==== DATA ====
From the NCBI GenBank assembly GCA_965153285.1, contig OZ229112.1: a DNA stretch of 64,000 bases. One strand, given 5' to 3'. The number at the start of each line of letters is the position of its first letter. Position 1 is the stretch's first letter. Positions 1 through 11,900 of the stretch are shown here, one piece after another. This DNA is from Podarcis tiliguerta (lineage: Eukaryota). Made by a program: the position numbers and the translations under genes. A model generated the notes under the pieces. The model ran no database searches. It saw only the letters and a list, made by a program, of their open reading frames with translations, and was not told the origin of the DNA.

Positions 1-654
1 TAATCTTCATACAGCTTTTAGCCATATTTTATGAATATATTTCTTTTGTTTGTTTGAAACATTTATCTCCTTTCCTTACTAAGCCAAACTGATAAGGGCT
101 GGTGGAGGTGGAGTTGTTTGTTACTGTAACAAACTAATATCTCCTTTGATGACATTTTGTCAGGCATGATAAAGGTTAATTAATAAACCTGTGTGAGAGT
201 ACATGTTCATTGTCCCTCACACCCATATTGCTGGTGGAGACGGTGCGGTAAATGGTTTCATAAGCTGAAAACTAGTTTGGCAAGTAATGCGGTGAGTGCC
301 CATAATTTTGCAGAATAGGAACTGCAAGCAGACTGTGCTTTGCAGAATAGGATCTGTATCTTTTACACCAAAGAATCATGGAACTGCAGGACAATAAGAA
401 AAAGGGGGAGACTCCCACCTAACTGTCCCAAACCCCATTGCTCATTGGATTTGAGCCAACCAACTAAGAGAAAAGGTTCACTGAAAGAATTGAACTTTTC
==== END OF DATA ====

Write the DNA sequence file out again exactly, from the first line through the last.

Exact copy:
From the NCBI GenBank assembly GCA_965153285.1, contig OZ229112.1: a DNA stretch of 64,000 bases. One strand, given 5' to 3'. The number at the start of each line of letters is the position of its first letter. Position 1 is the stretch's first letter. Positions 1 through 11,900 of the stretch are shown here, one piece after another. This DNA is from Podarcis tiliguerta (lineage: Eukaryota). Made by a program: the position numbers and the translations under genes. A model generated the notes under the pieces. The model ran no database searches. It saw only the letters and a list, made by a program, of their open reading frames with translations, and was not told the origin of the DNA.

Positions 1-654
1 TAATCTTCATACAGCTTTTAGCCATATTTTATGAATATATTTCTTTTGTTTGTTTGAAACATTTATCTCCTTTCCTTACTAAGCCAAACTGATAAGGGCT
101 GGTGGAGGTGGAGTTGTTTGTTACTGTAACAAACTAATATCTCCTTTGATGACATTTTGTCAGGCATGATAAAGGTTAATTAATAAACCTGTGTGAGAGT
201 ACATGTTCATTGTCCCTCACACCCATATTGCTGGTGGAGACGGTGCGGTAAATGGTTTCATAAGCTGAAAACTAGTTTGGCAAGTAATGCGGTGAGTGCC
301 CATAATTTTGCAGAATAGGAACTGCAAGCAGACTGTGCTTTGCAGAATAGGATCTGTATCTTTTACACCAAAGAATCATGGAACTGCAGGACAATAAGAA
401 AAAGGGGGAGACTCCCACCTAACTGTCCCAAACCCCATTGCTCATTGGATTTGAGCCAACCAACTAAGAGAAAAGGTTCACTGAAAGAATTGAACTTTTC